Unfortunately, due to the Covid-19 outbreak, Henry's trip to UK was cancelled. Cases rocketed in the UK and travel was strongly advised against. As cases diminished, lockdown restrictions prevented all non-essential venues to remain closed, only recently reopening in July 2021 - meaning that visiting the UK during this time would have been unpredictable and unproductive.

Slime Mold Exchange

To continue our collaboration, we chose to look at a living material which we could both work with and explore ways of connecting virtually. The material we settled on was slime mold, known for exhibiting non-human intelligence in laboratory trials, and producing tendrils which create a web of networks. Henry and Laurie planned to search for slime mold around Bangkok and Birmingham, finding it in the wild by exploring our own cities. We then questioned what would route would that slime mold would potentially take to connect Bangkok to Birmingham?


Slimemold is a single-cell organism able to solve complex problems. Slime mold can be found almost everywhere on Earth except Antarctica and Iceland, where there is no food sources for them. They often appear on forest floors and lawns, where they feed on dead organic matter like leaves and grass. It is also known as Physarum polycephalum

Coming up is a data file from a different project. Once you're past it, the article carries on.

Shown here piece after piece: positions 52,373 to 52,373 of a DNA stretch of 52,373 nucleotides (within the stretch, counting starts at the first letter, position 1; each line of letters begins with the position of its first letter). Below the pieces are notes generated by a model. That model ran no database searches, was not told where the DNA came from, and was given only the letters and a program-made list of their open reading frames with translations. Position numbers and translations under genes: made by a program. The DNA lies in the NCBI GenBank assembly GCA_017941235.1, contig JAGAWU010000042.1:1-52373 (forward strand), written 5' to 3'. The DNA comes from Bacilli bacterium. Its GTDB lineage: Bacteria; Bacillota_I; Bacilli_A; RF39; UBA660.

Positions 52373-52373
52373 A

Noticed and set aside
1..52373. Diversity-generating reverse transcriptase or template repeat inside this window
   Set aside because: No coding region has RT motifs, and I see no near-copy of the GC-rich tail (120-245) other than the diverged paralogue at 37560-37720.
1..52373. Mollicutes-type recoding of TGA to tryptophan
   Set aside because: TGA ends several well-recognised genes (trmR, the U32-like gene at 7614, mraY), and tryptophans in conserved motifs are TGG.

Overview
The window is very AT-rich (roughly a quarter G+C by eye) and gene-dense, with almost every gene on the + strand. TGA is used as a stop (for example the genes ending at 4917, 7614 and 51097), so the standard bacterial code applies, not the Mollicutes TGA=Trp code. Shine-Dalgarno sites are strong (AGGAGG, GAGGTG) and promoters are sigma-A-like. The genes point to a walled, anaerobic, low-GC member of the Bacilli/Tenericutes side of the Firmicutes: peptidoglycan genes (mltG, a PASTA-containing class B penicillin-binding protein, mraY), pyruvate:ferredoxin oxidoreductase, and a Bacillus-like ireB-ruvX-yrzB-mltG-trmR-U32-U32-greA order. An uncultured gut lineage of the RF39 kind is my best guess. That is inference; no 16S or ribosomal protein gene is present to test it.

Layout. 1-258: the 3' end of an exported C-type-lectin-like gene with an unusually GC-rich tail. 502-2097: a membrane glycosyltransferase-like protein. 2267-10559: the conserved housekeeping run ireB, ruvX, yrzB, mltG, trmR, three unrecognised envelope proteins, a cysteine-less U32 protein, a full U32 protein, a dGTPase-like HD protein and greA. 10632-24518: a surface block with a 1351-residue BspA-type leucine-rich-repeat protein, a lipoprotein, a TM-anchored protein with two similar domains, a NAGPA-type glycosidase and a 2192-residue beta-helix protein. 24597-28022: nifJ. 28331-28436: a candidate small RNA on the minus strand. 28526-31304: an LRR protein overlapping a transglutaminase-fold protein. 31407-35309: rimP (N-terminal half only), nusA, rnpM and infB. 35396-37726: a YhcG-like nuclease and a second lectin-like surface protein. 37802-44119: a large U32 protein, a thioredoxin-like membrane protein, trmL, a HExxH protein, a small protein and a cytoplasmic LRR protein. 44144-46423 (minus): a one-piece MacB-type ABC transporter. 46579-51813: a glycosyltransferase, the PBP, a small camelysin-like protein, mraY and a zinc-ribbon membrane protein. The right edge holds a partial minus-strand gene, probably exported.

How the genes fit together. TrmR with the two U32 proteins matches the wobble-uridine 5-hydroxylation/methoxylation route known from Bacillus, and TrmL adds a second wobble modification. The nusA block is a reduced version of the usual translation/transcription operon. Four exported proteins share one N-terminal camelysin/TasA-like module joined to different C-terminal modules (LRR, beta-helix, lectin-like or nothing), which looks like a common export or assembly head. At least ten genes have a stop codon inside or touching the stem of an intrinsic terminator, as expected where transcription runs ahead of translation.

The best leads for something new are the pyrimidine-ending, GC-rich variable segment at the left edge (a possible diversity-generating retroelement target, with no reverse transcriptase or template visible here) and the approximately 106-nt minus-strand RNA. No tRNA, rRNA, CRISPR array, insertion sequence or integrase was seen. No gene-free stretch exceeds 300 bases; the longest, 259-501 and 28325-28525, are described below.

A slime mold's ability to solve mazes was discovered when biologists from Hokkaido University in Japan decided to test their cognitive abilities using food placed at different points inside a maze-like structure made out of agar jelly. The slime mold will grow towards the food source until every piece is eaten. Then it will retract into its original shape and start all over again until it has consumed everything within reach. They will stop moving only once all food sources have been exhausted - which means that if you placed an unlimited amount of food across its entire stretchable body, it would never stop moving!


We became interested in creating a map of minerals, soils, rocks, and spices which reflects the materials which would move along the historic silk road between East Asia and Europe. If we introduce a slim mold culture onto the map, how will it react to the different substances?


Slime mold has been introduced to maps before, but always along flat two-dimensional surfaces, usually in petri dishes. 'Organs on a Chip' research looks at turning stagnant 2D petri dish colonies of bacteria into 3D realistic models of what organic environments are really like. We could apply this to maps too.


By creating 3D maps rather than 2D ones we will get a more realistic idea of how a slime mold colony would travel between different areas - no necessarily in a straight line like on a flat pertri dish, but possibly around mountainous terrain.


There are 7324 miles between Bangkok and Birmingham, with two obvious high topographies in Uzbekistan and Bhutan. We could 3D print a paste which slime mold can grow on and explore how its route compares to that of the original silk road.